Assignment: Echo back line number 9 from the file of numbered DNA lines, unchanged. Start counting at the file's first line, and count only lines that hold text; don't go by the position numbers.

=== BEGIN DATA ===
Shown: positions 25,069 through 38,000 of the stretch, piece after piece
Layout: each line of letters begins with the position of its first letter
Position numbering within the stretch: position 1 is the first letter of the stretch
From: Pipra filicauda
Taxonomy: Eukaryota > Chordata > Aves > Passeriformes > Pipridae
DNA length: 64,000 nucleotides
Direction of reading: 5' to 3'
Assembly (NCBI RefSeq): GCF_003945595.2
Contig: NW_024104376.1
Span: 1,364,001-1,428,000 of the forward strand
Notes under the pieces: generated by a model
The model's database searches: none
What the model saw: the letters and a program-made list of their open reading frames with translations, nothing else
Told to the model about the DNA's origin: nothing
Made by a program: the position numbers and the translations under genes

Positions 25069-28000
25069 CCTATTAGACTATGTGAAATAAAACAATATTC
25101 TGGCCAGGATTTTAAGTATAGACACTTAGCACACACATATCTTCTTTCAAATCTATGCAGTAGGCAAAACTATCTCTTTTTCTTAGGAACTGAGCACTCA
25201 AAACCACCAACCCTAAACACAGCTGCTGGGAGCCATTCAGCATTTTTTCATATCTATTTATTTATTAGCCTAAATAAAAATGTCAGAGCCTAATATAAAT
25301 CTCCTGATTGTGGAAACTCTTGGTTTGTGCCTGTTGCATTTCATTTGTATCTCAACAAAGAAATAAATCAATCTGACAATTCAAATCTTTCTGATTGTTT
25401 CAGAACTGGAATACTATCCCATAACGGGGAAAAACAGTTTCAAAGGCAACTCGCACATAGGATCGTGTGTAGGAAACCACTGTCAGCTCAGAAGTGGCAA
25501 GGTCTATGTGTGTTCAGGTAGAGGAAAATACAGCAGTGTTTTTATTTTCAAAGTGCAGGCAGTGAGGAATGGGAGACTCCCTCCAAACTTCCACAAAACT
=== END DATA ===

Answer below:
Contig: NW_024104376.1